ELGL meet Ben Kittelson, Portland State MPA student and new ELGL project assistant. Ben is part of ELGL’s continuing effort to offer real work experience for those considering a career in local government. We feel this is one of the most important contributions that ELGL can make to the future of government, and the opportunity can be made even better through your support and interaction with Ben and others who will be added to the ELGL staff.
What should you know about Ben? For his senior thesis, Kittelson took an in-depth look at our federal housing programs and pointed out some real problems with where most of the money really goes. He graduated from Willamette University (with a double major in Economics and Politics), he is interested in government, he has a Twitter account (@benkittelson56) and he is the offensive line coach at Aloha High School. So next time an ELGL function gets rowdy, Ben will be there to calm down the rowdy bureaucrats.
Education: Portland State University, Master of Public Administration (MPA), Local Government, 1st Year and Willamette University, Bachelor of Arts (B.A.), Economics, Politics
Experience: Intern, Office of the Mayor, Visioning Department, City of Beaverton and Vice President, Associated Students of Willamette University
Stay Connected: Email, LinkedIn, and Twitter
Now that we’ve told you about Ben, he will attempt to better our introduction.
As I approached my senior year of college at Willamette University I did not have an answer for that often-repeated question, “What are you going to do when you graduate?” That question strikes fear in the heart of many college students and I was no different. I knew that I wanted to use my politics degree by working in government, but I was unsure of how. I saw myself working to help people and improve communities, but running for office or working for an elected official seemed like a poor way to do that. As I thought about it more and found that there is so much more to the public sector than running for office, I set my sights on state and local government. I decided working in local government would be ideal for me, a level big enough to make a difference but small enough to where you can see the improvements made to the community.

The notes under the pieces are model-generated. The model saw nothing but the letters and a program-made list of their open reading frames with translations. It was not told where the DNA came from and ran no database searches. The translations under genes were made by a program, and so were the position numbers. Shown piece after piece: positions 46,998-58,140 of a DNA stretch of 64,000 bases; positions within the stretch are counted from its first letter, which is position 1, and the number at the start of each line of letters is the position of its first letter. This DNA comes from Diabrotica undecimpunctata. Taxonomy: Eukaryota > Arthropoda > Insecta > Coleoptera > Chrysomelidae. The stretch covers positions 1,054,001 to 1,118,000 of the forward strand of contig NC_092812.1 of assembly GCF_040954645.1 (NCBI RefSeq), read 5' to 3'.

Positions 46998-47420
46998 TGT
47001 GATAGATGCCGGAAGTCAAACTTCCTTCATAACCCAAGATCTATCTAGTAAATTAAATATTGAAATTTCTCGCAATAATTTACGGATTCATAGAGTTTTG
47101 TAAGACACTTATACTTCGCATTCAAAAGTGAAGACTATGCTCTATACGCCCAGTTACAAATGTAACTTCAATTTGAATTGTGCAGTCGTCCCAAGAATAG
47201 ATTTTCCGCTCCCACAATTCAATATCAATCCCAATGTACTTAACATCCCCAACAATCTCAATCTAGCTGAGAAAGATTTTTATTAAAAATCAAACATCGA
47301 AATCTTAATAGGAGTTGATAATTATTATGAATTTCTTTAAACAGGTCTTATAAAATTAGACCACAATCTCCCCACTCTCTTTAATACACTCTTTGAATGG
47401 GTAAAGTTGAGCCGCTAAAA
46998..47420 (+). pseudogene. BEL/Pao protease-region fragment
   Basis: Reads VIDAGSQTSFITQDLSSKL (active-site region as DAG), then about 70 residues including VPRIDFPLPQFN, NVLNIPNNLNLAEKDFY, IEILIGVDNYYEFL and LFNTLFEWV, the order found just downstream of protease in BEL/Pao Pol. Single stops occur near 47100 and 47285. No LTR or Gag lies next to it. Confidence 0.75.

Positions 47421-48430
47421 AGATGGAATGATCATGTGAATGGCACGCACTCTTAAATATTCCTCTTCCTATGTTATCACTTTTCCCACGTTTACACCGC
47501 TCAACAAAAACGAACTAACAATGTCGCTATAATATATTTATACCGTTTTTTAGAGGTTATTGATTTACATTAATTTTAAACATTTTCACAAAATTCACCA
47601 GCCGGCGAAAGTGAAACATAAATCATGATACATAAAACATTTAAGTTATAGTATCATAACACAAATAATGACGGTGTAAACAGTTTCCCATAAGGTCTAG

The next step of how to get started in the profession had me stumped. I figured that graduate school would be a good answer and started to look at programs. I applied to the MPA program at Portland State University unsure of what to expect and thinking it would at least be a good way to avoid the real world for another two years. The program has been great for me; the professors are engaging and have real world experiences that make the material we’re learning far more interesting. My fellow students are also passionate about the public sector and many have years of experience working in the field.
I entered the program unsure and a little wary, and I now know that the MPA program and working in local government is the perfect fit for me. I am passionate about the work and truly interested in the intricacies of public sector work. I have also discovered how little I know about the sheer number of local governments and the myriad of opportunities that are available. The State of Oregon alone has 1,509 local government bodies, 1,232 of which are special districts (US Census, 2012). There are 241 city governments and 36 counties to round out the total (US Census, 2012). This makes it hard to narrow down what type of government or department I want to work for. I have no idea how to choose when there are so many options to choose from. As I go through my Masters program I want to learn more about the different local governments and the type of work that is out there.
My posts for ELGL will be varied, I plan on sharing some of my experiences as a full time MPA student as well as my process conducting informational interviews with professionals in the field. I also want to explore local government and learn more about how the different municipalities, special districts, and counties work together to provide for the public. These intricacies are really interesting to me and important since governments and agencies have to work together in order to provide high quality service to citizens.
US Census Bureau, 2012 Census of Governments: Organization Component Preliminary Estimates. http://www2.census.gov/govs/cog/2012/formatted_prelim_counts_23jul2012_2.pdf
- Bruno, Miller and Kittelson Receive Recognition from the National Football Foundation
- Section 8 Waitlists Don’t Have to Be a Mile Long: Federal Housing Policy Should Stop Favoring Wealthier Homeowners
- Honor code created for the students by the students
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